A group of published UK-based authors and illustrators of picture books, children's and YA.

Saving the guardians to magical worlds

thrbihj2tgThe library. The closest thing to the wardrobe doors of Narnia. My children not being partial to Saturday sport (alas, an aversion to round flying objects and moving one’s legs fast is in the genes), the library’s also our weekend playing field. It’s my go to for research and recreation. And since I was knee-high, my portal to magical worlds where I can be anyone but myself (the girl with an aversion to round flying objects).

Nowadays, it’s hard to talk about libraries, without talking about saving them. And we have to talk about that. Because we can’t lose our libraries. We bloody can’t. But I want to talk about the people who staff them. Not the finger-shushing, squeaking trolley wheels, looking over their glasses stereotype. Librarians aren’t that. They’re powerful beings. They’re the guardians of those magical portals. They help you over the stile into a different world. And blink with you as you stare into a new light.

And right now, these guardians are as much in peril as the libraries they protect.

I’m in my local library quite a lot (use it or lose it) and I watch these magical guardians do much more than quietly open the door into new worlds. They patiently help the elderly navigate the internet. Energetically suggest a new title to a child. Help a knackered parent find the time to browse for themselves. I hear them giggle and chat, I see them hug and empathise. I watch them connect and relate and show us the way to weave our own magic through stories both imagined and real.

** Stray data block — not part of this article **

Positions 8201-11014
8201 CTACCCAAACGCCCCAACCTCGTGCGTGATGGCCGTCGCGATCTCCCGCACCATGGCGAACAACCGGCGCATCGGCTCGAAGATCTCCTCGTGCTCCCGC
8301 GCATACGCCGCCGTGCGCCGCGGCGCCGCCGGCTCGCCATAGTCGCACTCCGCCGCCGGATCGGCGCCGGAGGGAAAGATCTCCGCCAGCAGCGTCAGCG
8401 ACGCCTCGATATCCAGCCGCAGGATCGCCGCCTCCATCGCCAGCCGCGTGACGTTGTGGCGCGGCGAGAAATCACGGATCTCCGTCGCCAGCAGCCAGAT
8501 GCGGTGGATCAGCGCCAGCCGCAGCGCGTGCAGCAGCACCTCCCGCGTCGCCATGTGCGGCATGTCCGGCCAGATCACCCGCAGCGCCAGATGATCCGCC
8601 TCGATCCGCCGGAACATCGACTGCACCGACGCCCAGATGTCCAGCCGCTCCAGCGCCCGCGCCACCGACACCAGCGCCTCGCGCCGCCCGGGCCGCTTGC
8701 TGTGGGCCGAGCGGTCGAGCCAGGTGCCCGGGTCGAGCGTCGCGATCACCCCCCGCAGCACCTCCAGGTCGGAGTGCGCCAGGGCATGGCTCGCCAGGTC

They’re professionally trained and highly educated in their profession. Many have years upon years of experience and additional expertise. So it’s with a heavy heart I also have to watch these guardians endure cut after cut to their hours and working practice, to their budgets for purchasing new books, to the worlds and way of life (a kind, compassionate one) they promote.

And it doesn’t stop there. Their very profession is being undermined by an increasing trend towards handing over libraries to the community, to be volunteer-run.

I don’t know about you, but I trust someone who’s been trained in magic world guardianship (most to degree level) – it’s a pretty special role, and not everyone can do it. I trust their knowledge and their expertise and the sense of professionalism and development in their heart. No criticism of the volunteer – but their training is basic, if there at all. Worse, it allows for a culture of censorship in communities. Where children and teenagers are told what they can and can’t read depending on the personal beliefs of said volunteers. It relies on local fundraising to raise the money to buy new books – if books are even bought (many just ask for donations).

Giving over the keys of the guardians to volunteers demeans the qualifications, training and vocation (because it is vocational) of librarianship. It takes a great deal of experience and knowledge, and a certain type of nature, to become guardians of magical worlds.

I don’t know much about the intake for library studies at university level, but with the reduction in the profession’s jobs, it must surely be dwindling. And with it I hear those portal doors clunking shut. I see guardians replaced by those who mean well but don’t know enough. Who too often let their subjectivity influence their book selection; who maybe *sharp intake of breath* don’t even believe in magic.

To keep the doors to Narnia open, to keep those portal lights burning, we need to keep investing in our magical guardians. We need them to know what they mean to us. Visit a library. Lots. And keep spreading librarian love. Because – like the libraries they guard – once they’re gone. They’re gone for good.


This entry was posted on October 5, 2016 by .

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